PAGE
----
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Responding to wildlife crime

Germany contributes an annual € 500 million to the conservation of forests and other ecosystems worldwide. A significant share of the funds is implemented through Germany’s development bank KfW on multi-country conservation areas in sub-Saharan Africa, such as the Kavango-Zambezi Transfrontier Conservation Area (KAZA) or the Greater Limpopo Transfrontier Conservation Area. The idea is to save biodiversity in healthy ecosystems while simultaneously promoting sustainable economic development and safeguarding peace and stability.
Last year, 20,000 elephants were poached in Africa. kd Last year, 20,000 elephants were poached in Africa.

Given the new dimensions of wildlife crime, Germany’s Federal Government has also increased its international commitments in this area. On its behalf, GIZ is supporting partner countries in Africa and Asia. The Polifund project, financed by Germany’s Federal Ministry for Economic Cooperation and Development (BMZ) and the German Federal Ministry for the Environment (BMUB), pools expertise and resources from government agencies, civil-society initiatives and international organisations. Joint activities are organised along the entire chain of illegal wildlife trade. Measures include:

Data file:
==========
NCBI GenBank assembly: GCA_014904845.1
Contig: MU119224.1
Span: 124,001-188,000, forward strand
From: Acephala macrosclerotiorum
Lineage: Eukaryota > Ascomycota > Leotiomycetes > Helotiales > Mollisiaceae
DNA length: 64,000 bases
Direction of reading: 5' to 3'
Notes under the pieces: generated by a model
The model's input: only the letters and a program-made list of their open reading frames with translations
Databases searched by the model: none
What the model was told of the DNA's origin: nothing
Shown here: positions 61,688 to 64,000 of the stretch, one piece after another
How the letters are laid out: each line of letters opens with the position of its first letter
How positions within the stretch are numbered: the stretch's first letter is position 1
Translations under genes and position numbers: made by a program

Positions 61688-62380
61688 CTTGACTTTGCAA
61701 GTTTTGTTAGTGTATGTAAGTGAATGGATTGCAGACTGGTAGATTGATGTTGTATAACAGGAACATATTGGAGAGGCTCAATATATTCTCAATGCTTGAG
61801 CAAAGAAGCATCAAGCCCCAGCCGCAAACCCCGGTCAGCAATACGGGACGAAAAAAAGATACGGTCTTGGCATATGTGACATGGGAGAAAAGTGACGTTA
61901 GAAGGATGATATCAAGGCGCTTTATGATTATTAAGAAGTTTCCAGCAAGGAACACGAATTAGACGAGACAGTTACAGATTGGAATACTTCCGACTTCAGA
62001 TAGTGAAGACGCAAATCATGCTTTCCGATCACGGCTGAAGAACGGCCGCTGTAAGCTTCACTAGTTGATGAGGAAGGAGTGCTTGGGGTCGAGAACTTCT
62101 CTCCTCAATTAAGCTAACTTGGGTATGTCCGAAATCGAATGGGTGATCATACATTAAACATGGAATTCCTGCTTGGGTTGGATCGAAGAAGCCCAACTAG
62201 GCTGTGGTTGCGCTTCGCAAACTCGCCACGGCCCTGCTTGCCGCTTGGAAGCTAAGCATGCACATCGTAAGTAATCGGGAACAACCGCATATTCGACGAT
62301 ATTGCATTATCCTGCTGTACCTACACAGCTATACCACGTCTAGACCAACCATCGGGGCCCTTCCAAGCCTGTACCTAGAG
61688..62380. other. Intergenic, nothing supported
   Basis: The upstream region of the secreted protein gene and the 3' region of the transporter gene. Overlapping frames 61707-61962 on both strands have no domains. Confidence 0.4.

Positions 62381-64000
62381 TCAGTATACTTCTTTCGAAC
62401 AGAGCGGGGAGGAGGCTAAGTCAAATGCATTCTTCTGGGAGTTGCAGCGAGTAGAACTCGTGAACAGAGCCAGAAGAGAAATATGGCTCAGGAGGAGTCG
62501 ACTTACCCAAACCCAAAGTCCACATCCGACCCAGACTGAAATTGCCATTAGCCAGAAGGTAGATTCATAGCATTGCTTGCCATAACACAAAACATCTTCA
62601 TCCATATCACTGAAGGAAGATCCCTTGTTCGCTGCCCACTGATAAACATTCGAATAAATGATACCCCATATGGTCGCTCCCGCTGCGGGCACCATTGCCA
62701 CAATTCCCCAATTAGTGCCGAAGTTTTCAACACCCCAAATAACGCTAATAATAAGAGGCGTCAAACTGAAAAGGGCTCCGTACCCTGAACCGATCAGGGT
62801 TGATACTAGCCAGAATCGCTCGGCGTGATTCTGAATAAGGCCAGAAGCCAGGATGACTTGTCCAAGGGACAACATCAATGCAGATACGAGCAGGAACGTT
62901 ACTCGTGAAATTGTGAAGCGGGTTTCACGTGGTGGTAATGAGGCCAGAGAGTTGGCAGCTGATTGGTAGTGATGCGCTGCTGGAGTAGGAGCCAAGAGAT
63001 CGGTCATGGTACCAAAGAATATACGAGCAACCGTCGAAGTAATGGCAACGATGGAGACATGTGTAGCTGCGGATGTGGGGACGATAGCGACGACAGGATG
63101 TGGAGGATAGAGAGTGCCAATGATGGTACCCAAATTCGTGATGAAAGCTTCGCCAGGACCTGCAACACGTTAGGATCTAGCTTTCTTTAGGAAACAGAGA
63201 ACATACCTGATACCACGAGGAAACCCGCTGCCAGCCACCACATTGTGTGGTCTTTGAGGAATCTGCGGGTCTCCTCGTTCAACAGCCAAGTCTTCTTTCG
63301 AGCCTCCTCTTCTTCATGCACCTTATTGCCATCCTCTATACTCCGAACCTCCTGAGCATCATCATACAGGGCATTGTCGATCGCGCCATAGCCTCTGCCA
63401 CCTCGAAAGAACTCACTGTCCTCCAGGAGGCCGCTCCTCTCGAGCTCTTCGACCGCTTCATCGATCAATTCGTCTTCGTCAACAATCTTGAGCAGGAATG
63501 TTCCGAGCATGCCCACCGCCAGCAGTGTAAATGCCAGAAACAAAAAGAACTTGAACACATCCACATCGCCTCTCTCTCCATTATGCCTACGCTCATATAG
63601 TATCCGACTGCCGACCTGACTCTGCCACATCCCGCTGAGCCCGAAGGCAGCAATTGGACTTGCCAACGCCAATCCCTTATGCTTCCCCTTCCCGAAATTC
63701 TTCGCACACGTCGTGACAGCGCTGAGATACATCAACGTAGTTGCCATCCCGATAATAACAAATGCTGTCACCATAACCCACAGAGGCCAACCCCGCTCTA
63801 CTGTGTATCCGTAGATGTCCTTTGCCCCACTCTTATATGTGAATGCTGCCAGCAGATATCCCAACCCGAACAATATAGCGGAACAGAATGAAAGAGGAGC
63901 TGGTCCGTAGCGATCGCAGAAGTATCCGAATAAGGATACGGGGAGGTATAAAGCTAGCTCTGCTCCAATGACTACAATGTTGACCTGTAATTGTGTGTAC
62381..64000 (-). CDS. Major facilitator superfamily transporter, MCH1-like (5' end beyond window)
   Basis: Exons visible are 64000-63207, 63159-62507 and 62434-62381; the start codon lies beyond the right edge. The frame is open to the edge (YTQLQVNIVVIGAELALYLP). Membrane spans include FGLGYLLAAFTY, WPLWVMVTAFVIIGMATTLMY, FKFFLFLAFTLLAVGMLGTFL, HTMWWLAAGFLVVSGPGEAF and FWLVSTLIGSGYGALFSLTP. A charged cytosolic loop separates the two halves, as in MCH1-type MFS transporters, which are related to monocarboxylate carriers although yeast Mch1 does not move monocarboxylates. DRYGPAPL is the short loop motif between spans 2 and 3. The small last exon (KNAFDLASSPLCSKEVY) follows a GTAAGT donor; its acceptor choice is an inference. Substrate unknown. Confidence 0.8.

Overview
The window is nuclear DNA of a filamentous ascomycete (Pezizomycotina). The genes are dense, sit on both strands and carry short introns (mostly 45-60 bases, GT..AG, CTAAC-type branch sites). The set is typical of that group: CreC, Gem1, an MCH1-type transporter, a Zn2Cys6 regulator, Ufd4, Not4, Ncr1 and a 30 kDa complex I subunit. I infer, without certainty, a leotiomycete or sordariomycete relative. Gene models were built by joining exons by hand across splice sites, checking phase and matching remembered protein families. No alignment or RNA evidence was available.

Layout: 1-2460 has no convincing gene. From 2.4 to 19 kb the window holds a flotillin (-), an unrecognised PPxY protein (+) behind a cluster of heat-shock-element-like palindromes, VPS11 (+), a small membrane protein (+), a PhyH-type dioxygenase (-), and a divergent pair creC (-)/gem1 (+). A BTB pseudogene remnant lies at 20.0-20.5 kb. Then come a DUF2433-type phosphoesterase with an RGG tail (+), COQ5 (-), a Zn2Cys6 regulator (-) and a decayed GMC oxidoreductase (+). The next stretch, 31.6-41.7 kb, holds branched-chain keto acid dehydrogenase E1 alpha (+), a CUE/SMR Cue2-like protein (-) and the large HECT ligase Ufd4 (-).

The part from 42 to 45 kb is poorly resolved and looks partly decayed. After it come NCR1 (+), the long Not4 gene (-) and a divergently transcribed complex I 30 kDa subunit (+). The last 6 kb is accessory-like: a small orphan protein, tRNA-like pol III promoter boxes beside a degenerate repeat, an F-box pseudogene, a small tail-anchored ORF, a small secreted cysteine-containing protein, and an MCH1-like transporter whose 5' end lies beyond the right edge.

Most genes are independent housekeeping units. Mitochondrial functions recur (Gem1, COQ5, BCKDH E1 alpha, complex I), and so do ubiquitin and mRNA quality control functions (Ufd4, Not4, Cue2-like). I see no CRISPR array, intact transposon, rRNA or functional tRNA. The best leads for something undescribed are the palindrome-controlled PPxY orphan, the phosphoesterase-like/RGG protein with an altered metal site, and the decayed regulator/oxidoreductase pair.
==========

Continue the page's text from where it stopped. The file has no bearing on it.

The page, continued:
• the introduction of innovations (technological as well as organisational) in the fight against poaching,
  • capacity building for law enforcement officials and
  • pilot initiatives to reduce the demand for wildlife commodities, primarily in Asia.

The Polifund and the regional GIZ project Transboundary Use and Protection of Natural Resources in the SADC-Region supported the SADC Secretariat in drafting the law enforcement and anti-poaching strategy (LEAP – see main article). Germany also supports tangible efforts to stem wildlife crime in the SADC region, including reforms to strengthen relevant legislation and judicial procedures in Namibia, Tanzania and Malawi. Capacity building for cross-border law enforcement in KAZA is on the agenda as well. Other assisted activities include the improvement of field protection and the monitoring of large conservation areas in Zambia and Tanzania.


The UN Sustainable Development Goals aim to transform economies in an environmentally sound manner, leaving no one behind.